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Recently, we posted a question on Facebook asking about participation in endurance sports. Specifically, we asked “Why do people who have means and access decide not to take that first step and actually participate?”

We were asking the question in advance of a program we’re working on with a retail partner and the responses fell into a couple of expected categories. Namely, Fear and Lack of Knowledge.

One response was a bit different and it caught us off guard. It said:

“I remember not so long ago you posted something on Facebook about trying to get people involved in triathlon and cycling who are not already. I don't remember exactly what the context was, but I want to commend you on realizing something that other triathlon focused companies have not.

If you guys are going to succeed as a company, it’s going to be through new people coming to the sport and becoming customers of yours, not through just converting existing triathletes to your brand. I think that you have done a wonderful job differentiating yourselves from competition by not trying to be an elitist type of company, and really being an all-inclusive company...”

Now from day one, we have believed that success for all companies in the industry will come from growing participation in running, swimming, cycling and triathlon and we are thrilled that this message came across.

The comment that really caught our attention related to “being inclusive.”

Fortunately, we have (as we have mentioned in the past) a wine cooler and a couch in our office that combine to make a perfect venue for reflecting on comments such as this one.  

The reason that point is so thought provoking is the fact that “exclusivity” is a very common marketing tactic. And we guess, by and large, it works. Just take a look at all the companies that use the word “exclusive” in their advertising. And there’s probably a reason businesses use models that are 10 feet tall with perfect teeth, perfect hair and flawless (albeit perhaps airbrushed) skin. It’s to make it look like the consumer can somehow join this exclusive club of perfect people by buying the product. I mean, what can be more exclusive than perfection? If buying their product will get me in that club then by all means, sign me up.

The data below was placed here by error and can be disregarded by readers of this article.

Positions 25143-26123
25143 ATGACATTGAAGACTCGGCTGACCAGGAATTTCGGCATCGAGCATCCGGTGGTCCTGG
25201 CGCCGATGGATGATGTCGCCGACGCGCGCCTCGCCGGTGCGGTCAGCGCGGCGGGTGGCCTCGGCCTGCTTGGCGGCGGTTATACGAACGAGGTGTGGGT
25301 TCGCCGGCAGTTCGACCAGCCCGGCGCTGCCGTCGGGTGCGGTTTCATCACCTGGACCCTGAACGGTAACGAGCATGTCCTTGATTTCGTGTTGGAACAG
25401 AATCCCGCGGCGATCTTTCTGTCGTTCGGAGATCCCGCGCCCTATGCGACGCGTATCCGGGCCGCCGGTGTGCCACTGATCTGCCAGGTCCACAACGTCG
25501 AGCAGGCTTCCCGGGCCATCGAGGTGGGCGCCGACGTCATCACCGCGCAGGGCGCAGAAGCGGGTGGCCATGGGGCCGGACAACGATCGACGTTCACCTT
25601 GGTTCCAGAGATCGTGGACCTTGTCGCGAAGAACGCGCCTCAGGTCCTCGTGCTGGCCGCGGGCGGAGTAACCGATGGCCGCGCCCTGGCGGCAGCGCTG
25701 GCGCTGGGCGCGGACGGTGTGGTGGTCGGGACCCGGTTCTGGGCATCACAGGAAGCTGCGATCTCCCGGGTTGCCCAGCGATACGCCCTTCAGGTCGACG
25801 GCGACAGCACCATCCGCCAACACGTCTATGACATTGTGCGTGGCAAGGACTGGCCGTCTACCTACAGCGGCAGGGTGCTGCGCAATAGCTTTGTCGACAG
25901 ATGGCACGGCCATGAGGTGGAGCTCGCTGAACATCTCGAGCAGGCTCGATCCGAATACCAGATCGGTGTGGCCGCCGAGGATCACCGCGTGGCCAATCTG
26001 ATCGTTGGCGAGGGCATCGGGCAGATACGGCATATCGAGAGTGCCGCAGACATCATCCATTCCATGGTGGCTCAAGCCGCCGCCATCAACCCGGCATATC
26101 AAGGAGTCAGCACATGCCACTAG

But the reality is that no one and no thing is perfect. Certainly not us. Everyone at Coeur has had “oh sh&t” moments,” bad hair” days and even “why did I even get of bed” months. In other words, if to err is human, we are all very incredibly human.   So, it would it be disingenuous to position our brand in a way to suggest that the people who wear Coeur are genetic super women who descended from mount Olympus to walk among mortals and cut fruit on their razor sharp six pack abs.

Not because it isn’t tempting to employ those tactics mind you. Clearly at least a few individuals might be intrigued enough to make a purchase if we hinted that any woman who buys one of our sports bras or tri kits, will have a bit of that Greek Goddesses’ness magically bestowed upon her.

Rather, we just didn’t think we could look at ourselves in the mirror if we misrepresented ourselves. As we said, we are quite imperfect.

But, on the other hand, we have some amazing women who work with and are sponsored by us. To use a southern saying, "when God was passing out looks, intelligence and athletic ability, they all went back for second helpings."

These women train incredibly hard and as a consequence, they have developed amazingly athletic and beautiful bodies.

So we’re not for a second going to position ourselves as a company that doesn’t appreciate and celebrate success, accomplishment and the byproducts of very hard work.

So where does that leave us? Do we position our brand to highlight perfection or do we celebrate humanness?

After a big of discussion, the answer was more or less, self-evident.

Stay tuned for part two.